Community Science Workshops. The CSWs are an ideal vehicle for establishing strong community partnerships through REACH that enable us to identify and prioritize community health needs and to provide input into developing research questions in conjunction with the Community-Based Research facility of the IHSFC. REACH also provides a mechanism for convening patient advisory boards to provide feedback to CET investigators on research protocols, human subjects’ protections, and advice on potential issues related to recruitment, study design, and methods. Community input is necessary to guide the development of culturally sensitive, ethical research proposals, and provide assistance with effective dissemination of results. The CSWs were launched in 2008 as a central feature of the EJ Encuentro Network. Our annual Encuentro primes the collaborative activities of the CSW and serves as a mechanism for translational education, and a hub for networking among researchers, community-based public health organizations and EJ advocates. The Encuentro network fosters working relationships—modeled on the NIEHS’s Partnerships for Environmental Public Health network—emphasizing coordination of existing initiatives and resources focused on cross-sectorial environmental health collaborations among regional stakeholders and CET science. This methodology also facilitates development and evaluation of innovative educational and risk communication tools. Encuentro sessions typically feature: a) progress reports on active CSW projects; b) networking between community organizations and environmental scientists to match site-specific exposure concerns with research skills and interests; c) developing new relationships and CSW environmental health proposals; d) strategic scientific/educational and advocacy planning in response to emerging environmental health issues; e) skill development workshops; f) development of effective environmental public health and EJ outreach strategies to enhance the knowledge base of communities and inform public policy; and g) presentations and interactive workshops in application of popular arts and education experiential learning techniques. The COEC will continue to contribute to the Encuentro in partnership with Texas Southern University.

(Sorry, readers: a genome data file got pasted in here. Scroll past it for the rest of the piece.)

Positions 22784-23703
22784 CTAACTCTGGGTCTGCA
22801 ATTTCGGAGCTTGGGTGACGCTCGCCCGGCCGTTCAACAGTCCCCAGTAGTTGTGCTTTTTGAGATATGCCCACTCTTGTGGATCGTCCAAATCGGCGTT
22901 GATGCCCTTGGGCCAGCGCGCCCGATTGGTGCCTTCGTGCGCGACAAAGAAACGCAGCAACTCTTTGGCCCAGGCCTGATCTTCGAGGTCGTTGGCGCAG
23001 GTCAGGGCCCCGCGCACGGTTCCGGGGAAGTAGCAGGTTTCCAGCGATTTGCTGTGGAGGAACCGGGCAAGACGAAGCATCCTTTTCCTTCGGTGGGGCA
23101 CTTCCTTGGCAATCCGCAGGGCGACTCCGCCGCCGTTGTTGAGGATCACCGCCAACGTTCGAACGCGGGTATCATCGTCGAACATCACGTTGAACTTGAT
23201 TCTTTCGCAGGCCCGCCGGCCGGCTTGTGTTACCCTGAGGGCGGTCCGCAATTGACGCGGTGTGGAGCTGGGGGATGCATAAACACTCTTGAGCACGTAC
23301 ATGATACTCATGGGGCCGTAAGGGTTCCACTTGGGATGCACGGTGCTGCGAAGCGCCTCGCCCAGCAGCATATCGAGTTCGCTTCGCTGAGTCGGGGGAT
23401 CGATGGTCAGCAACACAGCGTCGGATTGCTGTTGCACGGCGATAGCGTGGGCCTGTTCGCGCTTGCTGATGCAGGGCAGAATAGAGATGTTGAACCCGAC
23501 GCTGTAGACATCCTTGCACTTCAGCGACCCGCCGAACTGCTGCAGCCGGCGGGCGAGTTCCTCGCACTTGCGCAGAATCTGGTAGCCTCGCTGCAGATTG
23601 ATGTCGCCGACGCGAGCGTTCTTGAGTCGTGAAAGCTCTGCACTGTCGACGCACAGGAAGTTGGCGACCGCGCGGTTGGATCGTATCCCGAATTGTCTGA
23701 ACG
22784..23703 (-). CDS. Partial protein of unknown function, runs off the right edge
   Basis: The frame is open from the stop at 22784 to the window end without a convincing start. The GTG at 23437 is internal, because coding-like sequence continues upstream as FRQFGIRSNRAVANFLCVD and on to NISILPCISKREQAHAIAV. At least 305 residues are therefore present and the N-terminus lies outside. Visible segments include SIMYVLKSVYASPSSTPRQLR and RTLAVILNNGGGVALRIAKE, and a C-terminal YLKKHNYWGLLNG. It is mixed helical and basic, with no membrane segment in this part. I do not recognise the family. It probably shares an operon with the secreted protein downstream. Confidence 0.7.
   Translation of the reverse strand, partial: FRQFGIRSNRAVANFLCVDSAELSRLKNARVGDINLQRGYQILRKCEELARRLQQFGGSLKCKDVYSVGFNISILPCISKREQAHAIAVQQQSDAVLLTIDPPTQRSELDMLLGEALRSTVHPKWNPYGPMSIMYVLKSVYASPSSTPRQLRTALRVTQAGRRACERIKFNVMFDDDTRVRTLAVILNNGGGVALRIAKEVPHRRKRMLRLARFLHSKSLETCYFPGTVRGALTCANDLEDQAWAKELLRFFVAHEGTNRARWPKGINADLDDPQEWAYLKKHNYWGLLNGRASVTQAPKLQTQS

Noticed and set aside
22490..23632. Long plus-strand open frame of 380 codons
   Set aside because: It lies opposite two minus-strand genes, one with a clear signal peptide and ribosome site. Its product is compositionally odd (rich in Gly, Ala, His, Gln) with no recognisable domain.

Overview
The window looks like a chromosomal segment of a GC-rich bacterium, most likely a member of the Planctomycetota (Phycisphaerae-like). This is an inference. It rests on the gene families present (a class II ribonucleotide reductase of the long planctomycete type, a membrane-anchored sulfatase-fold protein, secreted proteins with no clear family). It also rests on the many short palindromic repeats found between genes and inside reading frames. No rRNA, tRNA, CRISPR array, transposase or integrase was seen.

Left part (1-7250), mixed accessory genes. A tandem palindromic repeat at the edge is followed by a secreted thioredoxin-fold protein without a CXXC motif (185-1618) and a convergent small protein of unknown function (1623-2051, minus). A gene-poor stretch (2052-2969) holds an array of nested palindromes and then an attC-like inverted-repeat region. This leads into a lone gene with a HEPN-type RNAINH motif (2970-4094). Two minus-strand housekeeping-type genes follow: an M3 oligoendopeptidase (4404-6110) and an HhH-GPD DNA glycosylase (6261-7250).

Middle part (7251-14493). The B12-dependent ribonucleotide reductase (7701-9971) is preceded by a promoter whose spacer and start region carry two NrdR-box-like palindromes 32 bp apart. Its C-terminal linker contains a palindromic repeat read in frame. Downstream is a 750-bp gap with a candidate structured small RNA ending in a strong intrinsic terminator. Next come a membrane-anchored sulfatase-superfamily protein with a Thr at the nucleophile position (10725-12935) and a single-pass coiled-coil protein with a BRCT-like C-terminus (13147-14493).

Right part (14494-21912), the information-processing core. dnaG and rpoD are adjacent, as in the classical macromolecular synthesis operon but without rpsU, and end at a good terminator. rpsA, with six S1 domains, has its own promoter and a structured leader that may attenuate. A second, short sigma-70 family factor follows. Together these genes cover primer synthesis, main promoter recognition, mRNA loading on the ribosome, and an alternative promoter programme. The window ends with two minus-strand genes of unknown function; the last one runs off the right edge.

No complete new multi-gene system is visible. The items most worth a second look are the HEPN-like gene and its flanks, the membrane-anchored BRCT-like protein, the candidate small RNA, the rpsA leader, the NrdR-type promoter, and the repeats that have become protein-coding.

Disaster Research Response (DR2). The DR2 outreach program is a multi-faceted program to fast-track disaster research by developing emergency management partnerships with first responders, emergency management agencies, the community, and public health providers that can be rapidly mobilized in the event of a natural or manmade disaster or an infectious disease outbreak. In concert with the NIEHS strategic plan and ongoing initiatives, a major new focus of the CET is aimed at DR2 and community resilience. By building upon our strong history of working with communities in post-disaster settings, we will examine environmentally-linked human health threats and devise multi-level education and intervention programs for preparation, response, and communication. Dr. Croisant has been working with the national DR2 Environmental Health Network, and in February 2015, the COEC co-sponsored an NIEHS Disaster Tabletop exercise with the Southwest Center for Occupational and Environmental Health and attended by the NIEHS Director, Dr. Birnbaum. To meet the DR2 objectives the COEC is developing a roadmap for how the CET can synergistically integrate its DR2 goals with first responder training programs. Drs. Croisant and Elferink have recently established direct ties to the UTMB Clinical Emergency Response Unit, and through this unit established ties to local, state, and regional disaster preparedness and response initiatives with the Texas Department of State Health Services and HHS Region 6 (TALON: Texas, Arkansas, Louisiana, Oklahoma, New Mexico). UTMB serves as an “anchor hospital” for Region 6 infectious disease epidemic response and training and thus provides the infrastructure for us to develop first responder training for environmental health disasters.